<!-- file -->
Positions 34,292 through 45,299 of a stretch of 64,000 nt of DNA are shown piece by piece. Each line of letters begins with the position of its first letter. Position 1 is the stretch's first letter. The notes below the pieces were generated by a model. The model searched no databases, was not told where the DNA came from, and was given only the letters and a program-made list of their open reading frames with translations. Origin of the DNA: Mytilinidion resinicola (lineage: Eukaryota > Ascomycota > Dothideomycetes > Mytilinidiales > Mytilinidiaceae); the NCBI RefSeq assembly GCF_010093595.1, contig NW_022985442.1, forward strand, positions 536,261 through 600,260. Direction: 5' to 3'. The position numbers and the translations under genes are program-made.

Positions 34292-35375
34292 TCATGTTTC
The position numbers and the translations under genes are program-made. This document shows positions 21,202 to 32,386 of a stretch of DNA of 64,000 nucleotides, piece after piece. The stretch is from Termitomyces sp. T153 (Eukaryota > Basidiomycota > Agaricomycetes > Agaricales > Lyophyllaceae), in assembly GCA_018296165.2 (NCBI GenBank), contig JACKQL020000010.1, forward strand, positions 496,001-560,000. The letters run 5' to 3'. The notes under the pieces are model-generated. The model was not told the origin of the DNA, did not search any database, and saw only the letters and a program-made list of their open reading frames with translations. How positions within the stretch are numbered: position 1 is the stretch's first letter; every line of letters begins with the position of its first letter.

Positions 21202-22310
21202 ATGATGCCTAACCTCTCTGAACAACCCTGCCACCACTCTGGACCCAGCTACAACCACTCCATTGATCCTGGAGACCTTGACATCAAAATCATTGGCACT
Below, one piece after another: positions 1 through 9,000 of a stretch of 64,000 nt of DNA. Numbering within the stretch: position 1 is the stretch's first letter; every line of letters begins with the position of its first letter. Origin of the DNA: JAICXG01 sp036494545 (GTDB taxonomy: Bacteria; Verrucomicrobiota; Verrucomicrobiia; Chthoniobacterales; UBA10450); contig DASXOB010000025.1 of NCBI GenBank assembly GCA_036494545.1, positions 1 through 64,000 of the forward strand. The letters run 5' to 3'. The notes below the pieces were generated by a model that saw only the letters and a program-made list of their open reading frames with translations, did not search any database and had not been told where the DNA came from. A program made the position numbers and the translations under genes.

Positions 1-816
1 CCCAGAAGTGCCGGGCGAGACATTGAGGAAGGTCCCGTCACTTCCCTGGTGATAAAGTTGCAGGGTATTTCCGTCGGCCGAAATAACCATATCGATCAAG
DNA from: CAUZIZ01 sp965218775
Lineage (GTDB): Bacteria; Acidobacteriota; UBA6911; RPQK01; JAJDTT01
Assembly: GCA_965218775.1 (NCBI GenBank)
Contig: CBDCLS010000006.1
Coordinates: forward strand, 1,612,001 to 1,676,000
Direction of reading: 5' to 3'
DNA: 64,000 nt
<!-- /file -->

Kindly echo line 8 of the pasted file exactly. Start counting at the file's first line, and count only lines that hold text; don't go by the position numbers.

Positions 1-816